It's not always the stars that decide playoff series.
In many cases, a role player or someone who has been overlooked tends to become an X-factor in the series.
That player was Torey Krug when the Bruins met the New York Rangers in the conference semifinal round. The diminutive defenseman was called up from Providence when Boston suffered a series of injuries on the blue line.
Krug scored four goals in the five-game series victory over the Rangers and showed off his speed, puck-carrying ability and toughness. He didn't score any more goals in the sweep of the Penguins, but he continued to play well.
If the Blackhawks don't play close attention to Krug, he has the quickness and skill to score big goals and have a big influence on the Stanley Cup Final.
While Toews and Kane were struggling to put the puck in the back of the net throughout most of the playoffs for the Blackhawks, head coach Joel Quenneville found an emerging star to help the team survive and advance.
Rugged left wing Bryan Bickell is tied with Patrick Sharp for the team lead in goals with eight. Bickell's contribution was nearly unexpected. He scored nine goals in the regular season and did not figure to be a major offensive force in the playoffs.
However, he has used his 6'4", 233-pound frame to assert himself. He goes straight to the net and establishes position, and he's not going to get knocked down easily.
He's been strong to this point and will have to maintain his level of performance against the Bruins.
Marian Hossa is a game-changing player for the Blackhawks. He has a massive skill set that includes speed, strength, puck-handling ability, accurate passing and a vicious shot with a quick release.
Hossa has seven goals and seven assists during the postseason, and he scored the game winner for the Blackhawks in Game 4 when they gave the defending Stanley Cup champion Los Angeles Kings their lone defeat at home in the postseason.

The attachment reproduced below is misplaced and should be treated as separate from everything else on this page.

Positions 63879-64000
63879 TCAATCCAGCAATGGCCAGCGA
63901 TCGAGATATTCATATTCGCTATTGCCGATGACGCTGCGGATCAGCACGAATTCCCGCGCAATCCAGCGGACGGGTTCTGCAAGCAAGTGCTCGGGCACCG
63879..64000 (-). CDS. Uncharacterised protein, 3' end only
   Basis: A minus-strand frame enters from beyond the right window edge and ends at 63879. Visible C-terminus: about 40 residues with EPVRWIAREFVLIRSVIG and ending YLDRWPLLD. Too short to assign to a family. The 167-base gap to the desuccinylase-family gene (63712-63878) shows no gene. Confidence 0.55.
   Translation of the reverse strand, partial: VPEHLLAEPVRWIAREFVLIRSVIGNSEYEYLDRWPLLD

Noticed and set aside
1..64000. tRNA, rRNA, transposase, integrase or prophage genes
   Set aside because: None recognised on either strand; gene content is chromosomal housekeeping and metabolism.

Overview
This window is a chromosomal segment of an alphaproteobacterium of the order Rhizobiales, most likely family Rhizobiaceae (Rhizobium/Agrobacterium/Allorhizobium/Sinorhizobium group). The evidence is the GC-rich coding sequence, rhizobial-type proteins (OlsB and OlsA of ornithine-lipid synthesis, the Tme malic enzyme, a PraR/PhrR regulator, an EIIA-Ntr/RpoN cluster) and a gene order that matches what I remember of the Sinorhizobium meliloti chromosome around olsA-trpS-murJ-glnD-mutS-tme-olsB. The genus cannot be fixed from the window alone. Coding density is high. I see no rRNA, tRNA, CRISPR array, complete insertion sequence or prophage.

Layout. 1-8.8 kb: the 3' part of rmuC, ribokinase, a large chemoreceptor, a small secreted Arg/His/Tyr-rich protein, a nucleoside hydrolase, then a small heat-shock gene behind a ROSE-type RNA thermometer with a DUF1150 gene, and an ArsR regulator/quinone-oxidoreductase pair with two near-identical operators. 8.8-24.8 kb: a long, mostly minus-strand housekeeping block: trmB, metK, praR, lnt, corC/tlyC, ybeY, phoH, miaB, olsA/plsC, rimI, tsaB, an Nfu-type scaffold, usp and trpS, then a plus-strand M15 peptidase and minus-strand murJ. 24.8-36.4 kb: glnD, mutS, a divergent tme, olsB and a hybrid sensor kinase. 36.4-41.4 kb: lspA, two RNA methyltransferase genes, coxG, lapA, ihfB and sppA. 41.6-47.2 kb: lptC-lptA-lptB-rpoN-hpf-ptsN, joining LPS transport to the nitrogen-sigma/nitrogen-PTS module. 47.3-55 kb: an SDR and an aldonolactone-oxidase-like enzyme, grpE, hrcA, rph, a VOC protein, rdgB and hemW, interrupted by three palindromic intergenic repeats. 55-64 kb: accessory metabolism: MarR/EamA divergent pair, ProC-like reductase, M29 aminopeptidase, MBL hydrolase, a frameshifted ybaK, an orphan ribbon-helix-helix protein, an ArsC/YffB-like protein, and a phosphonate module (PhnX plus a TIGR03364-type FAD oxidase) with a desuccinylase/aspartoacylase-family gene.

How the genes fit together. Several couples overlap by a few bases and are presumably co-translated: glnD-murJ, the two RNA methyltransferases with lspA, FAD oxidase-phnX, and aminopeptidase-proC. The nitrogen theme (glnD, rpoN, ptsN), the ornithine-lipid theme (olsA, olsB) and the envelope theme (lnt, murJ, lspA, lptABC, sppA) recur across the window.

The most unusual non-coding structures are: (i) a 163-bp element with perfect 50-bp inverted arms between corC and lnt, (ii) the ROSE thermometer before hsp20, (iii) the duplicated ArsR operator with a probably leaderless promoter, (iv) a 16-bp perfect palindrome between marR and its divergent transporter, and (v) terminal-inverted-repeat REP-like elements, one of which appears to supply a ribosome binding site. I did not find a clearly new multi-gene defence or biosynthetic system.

The Bruins have a player who was more dominant than Hossa a decade ago. However, Jaromir Jagr, 41, no longer compares to his rival with the Blackhawks because he has lost too much of his speed.
The Bruins are going to have to account for Hossa, but if they spend too much time and effort on him, one of the Blackhawks' other stars could take advantage of a lapse in defensive coverage.
The Blackhawks are going to be forced to confront Zdeno Chara on the Boston blue line for as many as seven games.
The Trencin Tower of Power—dubbed by Kevin Paul Dupont of The Boston Globe—is the Bruins' best defenseman and a former Norris Trophy winner.
When Chara is moving his feet and throwing his shoulder into an opponent, he is almost always going to win that battle.
However, he is not invincible. When he is in the corner, he can have problems with turnovers when his opponent delivers the blow. The Blackhawks are going to have to get after Chara when he is stationary and take advantage if he gives them any turnovers.
Corey Crawford of the Blackhawks and Tuukka Rask of the Bruins have given their teams spectacular goaltending in the postseason.
Crawford comes off a Western Conference Final in which he got the best of Jonathan Quick of the Los Angeles Kings, who was labeled as the best goalie in the world at the start of the series. Crawford has a postseason-leading 1.74 goals-against average, a .935 save percentage and one shutout.
Rask is coming off a ridiculous series in which he held the Pittsburgh Penguins to two goals in four games. He has a 1.75 GAA, a .943 save percentage and two shutouts.
Both goalies are superb. The one that outduels the other has an excellent chance to lift the Stanley Cup at the end of the series and possibly take home the Conn Smythe Trophy.